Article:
Danielle Harkins Accused of Helping St. Petersburg Teens Exorcise Demons by Cutting Each Other | The Daily Pulp | South Florida | Broward Palm Beach New Times | The Leading Independent News Source in Broward-Palm Beach, Florida


Danielle Harkins Accused of Helping St. Petersburg Teens Exorcise Demons by Cutting Each Other

A 35-year-old teacher from St. Petersburg's Lealman Asian Neighborhood Center was arrested yesterday on child-abuse charges after police say she convinced several teens to hurt each other to get rid of demons.

Danielle Harkins is accused of gathering seven kids around a campfire near the St. Petersburg Pier on Saturday evening, according to the St. Petersburg Times. Police say she then told a 17-year-old boy that "he needed to get rid of an evil tick," according to Bay News 9, and convinced another teen to help get rid of it by cutting the boy's back with a piece of broken glass.

Police say she then oversaw the cauterizing of the wound with a heated-up house key.

The TV station's report says Harkins has worked at Lealman for about five years, and "the executive director of the center says Harkins recently got into a religion but she's not sure what it's about."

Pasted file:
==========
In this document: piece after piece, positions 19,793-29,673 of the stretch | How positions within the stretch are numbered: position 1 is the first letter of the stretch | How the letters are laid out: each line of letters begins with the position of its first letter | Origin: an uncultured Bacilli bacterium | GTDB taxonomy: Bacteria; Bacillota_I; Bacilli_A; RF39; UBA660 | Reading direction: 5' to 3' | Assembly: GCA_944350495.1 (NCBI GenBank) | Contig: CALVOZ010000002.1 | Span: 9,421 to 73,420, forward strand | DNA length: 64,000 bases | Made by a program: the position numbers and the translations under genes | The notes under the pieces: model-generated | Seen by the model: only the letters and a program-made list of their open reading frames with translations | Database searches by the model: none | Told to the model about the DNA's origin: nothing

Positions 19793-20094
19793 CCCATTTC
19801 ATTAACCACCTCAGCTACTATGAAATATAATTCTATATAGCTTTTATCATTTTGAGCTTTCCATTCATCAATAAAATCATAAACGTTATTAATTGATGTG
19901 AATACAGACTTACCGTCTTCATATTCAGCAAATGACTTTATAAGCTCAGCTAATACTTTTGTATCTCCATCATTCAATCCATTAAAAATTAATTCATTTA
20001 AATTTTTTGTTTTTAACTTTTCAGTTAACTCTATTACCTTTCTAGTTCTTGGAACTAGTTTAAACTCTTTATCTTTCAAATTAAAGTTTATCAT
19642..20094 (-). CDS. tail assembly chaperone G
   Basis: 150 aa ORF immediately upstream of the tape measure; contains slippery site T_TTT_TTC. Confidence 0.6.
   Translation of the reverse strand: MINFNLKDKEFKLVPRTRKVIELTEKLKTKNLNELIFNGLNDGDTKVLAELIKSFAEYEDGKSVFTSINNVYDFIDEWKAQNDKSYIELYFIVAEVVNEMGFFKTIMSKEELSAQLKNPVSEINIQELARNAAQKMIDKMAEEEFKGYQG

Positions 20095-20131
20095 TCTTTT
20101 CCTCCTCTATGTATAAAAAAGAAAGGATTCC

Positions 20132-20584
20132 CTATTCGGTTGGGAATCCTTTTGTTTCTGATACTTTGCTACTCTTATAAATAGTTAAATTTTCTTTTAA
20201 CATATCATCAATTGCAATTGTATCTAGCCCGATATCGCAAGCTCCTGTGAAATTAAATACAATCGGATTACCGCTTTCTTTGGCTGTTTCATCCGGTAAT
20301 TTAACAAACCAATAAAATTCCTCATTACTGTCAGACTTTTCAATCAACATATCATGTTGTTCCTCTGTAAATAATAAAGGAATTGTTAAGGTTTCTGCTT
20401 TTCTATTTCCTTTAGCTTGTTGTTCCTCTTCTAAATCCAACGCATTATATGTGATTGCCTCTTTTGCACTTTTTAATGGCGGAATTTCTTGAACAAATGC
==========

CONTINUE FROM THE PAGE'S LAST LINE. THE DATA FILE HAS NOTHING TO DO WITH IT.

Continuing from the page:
No kidding. Also part of the accusations: Harkins allegedly poured perfume on a 16-year-old's hand, then set it on fire.

A Google+ account that appears to belong to Harkins also lists her as executive director of the Amarie School of Dance, which is about 2.5 miles from the pier. A Facebook page with her picture also includes a large picture of Amarie, though the studio doesn't list Harkins on its website. The Times reports none of the teens involved Saturday night were current students of the neighborhood center but did not mention the dance studio.

The phone number listed on the studio's website is no longer in service; an email request for comment has not yet been returned.

KEEP NEW TIMES BROWARD-PALM BEACH FREE... Since we started New Times Broward-Palm Beach, it has been defined as the free, independent voice of South Florida, and we'd like to keep it that way. With local media under siege, it's more important than ever for us to rally support behind funding our local journalism. You can help by participating in our "I Support" program, allowing us to keep offering readers access to our incisive coverage of local news, food and culture with no paywalls.
Rich Abdill

Latest Stories